- Unsubscribing to our email list: Gisteo is not active on email campaigns. We did a total of one email “blast” to subscribers, past customers and other contacts in 2014. I’m not very proud of this at all and it’s something that we need to change because I understand the potential advantages of email marketing done right in general…we just need to set aside the time to do it more often and, hopefully, in a way that adds value. But back to you, voice over people. So we sent our only bulk email of 2014 (a generous, cheeky holiday discount offer) last month. MailChimp notifies you when someone unsubscribes. You get that “Bummer…John Doe has unsubscribed” notification sent you to your inbox. Amazingly, to me anyway, the people who most unsubscribed (fortunately, not many people did this) were the very voice talents who had sent me those email bombs, cookie-cutter inquiries (thus making it on my import list from Gmail) and even several voice talents with whom I’ve worked on a number of projects! Really!? You’re that quick to unsubscribe to someone who represents a past and future revenue stream? One email that was meant to be humorous and helpful, and you unsubscribe? Voice over pros work with so many diverse clients in our industry so forwarding our offer to your former clients or contacts would have been easy for you and potentially helpful to your network….or you could have simply deleted the message or ignored it…but you unsubscribe? Come on now, think! That’s not a very good way to put yourself into the running for our next project, is it?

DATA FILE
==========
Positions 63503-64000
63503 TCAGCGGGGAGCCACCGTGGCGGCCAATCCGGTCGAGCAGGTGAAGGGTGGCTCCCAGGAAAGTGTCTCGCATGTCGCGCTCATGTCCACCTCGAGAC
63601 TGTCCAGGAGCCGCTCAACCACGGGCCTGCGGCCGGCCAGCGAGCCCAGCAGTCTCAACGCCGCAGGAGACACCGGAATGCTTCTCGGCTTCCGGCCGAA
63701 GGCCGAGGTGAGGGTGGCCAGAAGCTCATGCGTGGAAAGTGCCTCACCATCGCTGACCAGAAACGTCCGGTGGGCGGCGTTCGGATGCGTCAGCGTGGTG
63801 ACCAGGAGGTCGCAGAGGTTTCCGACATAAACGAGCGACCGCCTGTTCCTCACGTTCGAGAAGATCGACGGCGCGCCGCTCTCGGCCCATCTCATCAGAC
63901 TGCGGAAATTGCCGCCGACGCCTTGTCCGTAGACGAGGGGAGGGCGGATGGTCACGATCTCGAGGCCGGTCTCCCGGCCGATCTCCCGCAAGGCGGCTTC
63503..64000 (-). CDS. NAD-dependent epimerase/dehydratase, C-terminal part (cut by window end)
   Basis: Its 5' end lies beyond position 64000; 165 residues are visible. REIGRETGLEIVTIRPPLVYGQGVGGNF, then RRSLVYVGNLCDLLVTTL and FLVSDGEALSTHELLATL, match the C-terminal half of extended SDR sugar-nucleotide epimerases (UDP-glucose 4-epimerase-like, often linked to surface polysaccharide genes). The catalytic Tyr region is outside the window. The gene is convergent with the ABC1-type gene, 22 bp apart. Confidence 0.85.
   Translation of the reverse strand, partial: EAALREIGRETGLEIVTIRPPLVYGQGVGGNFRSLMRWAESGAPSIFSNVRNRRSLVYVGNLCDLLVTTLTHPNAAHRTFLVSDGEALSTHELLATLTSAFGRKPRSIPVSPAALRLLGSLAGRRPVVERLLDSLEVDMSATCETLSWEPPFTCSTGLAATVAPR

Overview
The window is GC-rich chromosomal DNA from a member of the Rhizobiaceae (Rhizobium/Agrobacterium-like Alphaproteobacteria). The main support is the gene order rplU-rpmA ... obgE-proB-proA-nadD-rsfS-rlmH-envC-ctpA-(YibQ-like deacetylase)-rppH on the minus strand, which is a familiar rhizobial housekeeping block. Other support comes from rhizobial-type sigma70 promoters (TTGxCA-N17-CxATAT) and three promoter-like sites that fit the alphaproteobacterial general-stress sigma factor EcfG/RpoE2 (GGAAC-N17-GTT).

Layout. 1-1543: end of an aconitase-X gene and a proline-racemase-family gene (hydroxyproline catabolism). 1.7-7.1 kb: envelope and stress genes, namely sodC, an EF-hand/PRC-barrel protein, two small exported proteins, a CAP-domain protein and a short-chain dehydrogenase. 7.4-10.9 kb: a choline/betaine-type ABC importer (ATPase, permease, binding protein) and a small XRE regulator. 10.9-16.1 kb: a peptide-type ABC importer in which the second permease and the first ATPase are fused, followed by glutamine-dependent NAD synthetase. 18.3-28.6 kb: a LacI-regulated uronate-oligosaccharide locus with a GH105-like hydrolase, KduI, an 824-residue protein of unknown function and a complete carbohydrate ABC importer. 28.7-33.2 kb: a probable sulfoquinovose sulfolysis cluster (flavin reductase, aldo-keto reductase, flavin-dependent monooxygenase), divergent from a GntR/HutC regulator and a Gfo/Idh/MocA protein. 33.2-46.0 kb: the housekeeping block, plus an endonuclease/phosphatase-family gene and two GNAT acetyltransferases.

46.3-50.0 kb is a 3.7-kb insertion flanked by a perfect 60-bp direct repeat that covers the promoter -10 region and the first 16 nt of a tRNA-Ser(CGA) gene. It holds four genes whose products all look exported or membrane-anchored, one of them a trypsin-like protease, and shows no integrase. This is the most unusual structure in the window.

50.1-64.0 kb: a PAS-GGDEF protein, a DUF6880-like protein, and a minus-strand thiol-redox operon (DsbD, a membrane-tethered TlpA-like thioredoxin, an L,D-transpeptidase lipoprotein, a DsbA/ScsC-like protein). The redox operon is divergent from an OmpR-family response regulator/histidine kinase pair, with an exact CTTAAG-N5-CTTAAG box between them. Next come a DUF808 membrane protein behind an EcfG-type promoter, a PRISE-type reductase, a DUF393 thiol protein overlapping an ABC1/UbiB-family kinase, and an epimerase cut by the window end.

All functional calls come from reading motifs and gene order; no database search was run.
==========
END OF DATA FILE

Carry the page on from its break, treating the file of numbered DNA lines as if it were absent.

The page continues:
- Short, sometimes lazy audition reads: this is a tough one, I know. I respect your time and understand that there’s a whole “risk/reward” aspect to doing an audition read. You could sink a lot of time and put your heart into a 60 or 90 second audition with nothing to show for it. That would be frustrating for sure and I have no problem is you send a short sample read vs. a full read when you audition. I do, however, recommend that you do at least 30 seconds or so when you audition to really give Gisteo and especially our clients the full flavor of your potential. 15 seconds is really not enough (and it’s obvious when you don’t put your heart into it)…it’s not overly helpful, particularly when we gather say four auditions and your fellow vo competitors have done full reads or like at least 60 seconds or so. For clients, it’s hard for them to give you the nod when you’ve sent such a brief audition. This is totally unscientific and anecdotal, but I find that the voice talents who tend to send longer auditions or even full reads have a much higher batting average and are generally awarded more gigs.